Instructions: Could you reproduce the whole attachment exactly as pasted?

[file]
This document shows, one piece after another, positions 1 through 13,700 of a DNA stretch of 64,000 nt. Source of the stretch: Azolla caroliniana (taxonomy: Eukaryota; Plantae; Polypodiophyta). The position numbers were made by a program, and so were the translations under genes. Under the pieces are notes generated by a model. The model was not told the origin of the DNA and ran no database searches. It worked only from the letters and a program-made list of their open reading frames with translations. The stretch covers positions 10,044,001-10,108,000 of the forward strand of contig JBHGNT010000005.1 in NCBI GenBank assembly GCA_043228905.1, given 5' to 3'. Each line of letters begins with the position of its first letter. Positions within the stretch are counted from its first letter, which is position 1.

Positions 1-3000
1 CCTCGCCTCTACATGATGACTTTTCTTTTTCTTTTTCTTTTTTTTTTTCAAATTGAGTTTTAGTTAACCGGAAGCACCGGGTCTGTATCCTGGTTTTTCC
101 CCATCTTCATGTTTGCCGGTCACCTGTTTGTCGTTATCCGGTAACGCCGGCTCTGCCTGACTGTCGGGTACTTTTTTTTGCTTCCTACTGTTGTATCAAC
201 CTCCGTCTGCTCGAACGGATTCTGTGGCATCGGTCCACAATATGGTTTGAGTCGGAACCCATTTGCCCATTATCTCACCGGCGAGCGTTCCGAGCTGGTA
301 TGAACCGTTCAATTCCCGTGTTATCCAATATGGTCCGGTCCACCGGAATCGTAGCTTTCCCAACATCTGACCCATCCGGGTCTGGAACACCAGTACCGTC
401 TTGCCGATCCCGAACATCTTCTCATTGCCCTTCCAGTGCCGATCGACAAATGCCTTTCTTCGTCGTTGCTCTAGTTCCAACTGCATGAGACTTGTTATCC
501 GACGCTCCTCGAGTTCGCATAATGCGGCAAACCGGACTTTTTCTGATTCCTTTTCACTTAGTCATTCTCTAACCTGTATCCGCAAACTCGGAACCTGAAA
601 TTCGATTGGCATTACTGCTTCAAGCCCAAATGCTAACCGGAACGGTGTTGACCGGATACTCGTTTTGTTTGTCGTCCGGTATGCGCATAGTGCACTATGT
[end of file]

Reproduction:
This document shows, one piece after another, positions 1 through 13,700 of a DNA stretch of 64,000 nt. Source of the stretch: Azolla caroliniana (taxonomy: Eukaryota; Plantae; Polypodiophyta). The position numbers were made by a program, and so were the translations under genes. Under the pieces are notes generated by a model. The model was not told the origin of the DNA and ran no database searches. It worked only from the letters and a program-made list of their open reading frames with translations. The stretch covers positions 10,044,001-10,108,000 of the forward strand of contig JBHGNT010000005.1 in NCBI GenBank assembly GCA_043228905.1, given 5' to 3'. Each line of letters begins with the position of its first letter. Positions within the stretch are counted from its first letter, which is position 1.

Positions 1-3000
1 CCTCGCCTCTACATGATGACTTTTCTTTTTCTTTTTCTTTTTTTTTTTCAAATTGAGTTTTAGTTAACCGGAAGCACCGGGTCTGTATCCTGGTTTTTCC
101 CCATCTTCATGTTTGCCGGTCACCTGTTTGTCGTTATCCGGTAACGCCGGCTCTGCCTGACTGTCGGGTACTTTTTTTTGCTTCCTACTGTTGTATCAAC
201 CTCCGTCTGCTCGAACGGATTCTGTGGCATCGGTCCACAATATGGTTTGAGTCGGAACCCATTTGCCCATTATCTCACCGGCGAGCGTTCCGAGCTGGTA
301 TGAACCGTTCAATTCCCGTGTTATCCAATATGGTCCGGTCCACCGGAATCGTAGCTTTCCCAACATCTGACCCATCCGGGTCTGGAACACCAGTACCGTC
401 TTGCCGATCCCGAACATCTTCTCATTGCCCTTCCAGTGCCGATCGACAAATGCCTTTCTTCGTCGTTGCTCTAGTTCCAACTGCATGAGACTTGTTATCC
501 GACGCTCCTCGAGTTCGCATAATGCGGCAAACCGGACTTTTTCTGATTCCTTTTCACTTAGTCATTCTCTAACCTGTATCCGCAAACTCGGAACCTGAAA
601 TTCGATTGGCATTACTGCTTCAAGCCCAAATGCTAACCGGAACGGTGTTGACCGGATACTCGTTTTGTTTGTCGTCCGGTATGCGCATAGTGCACTATGT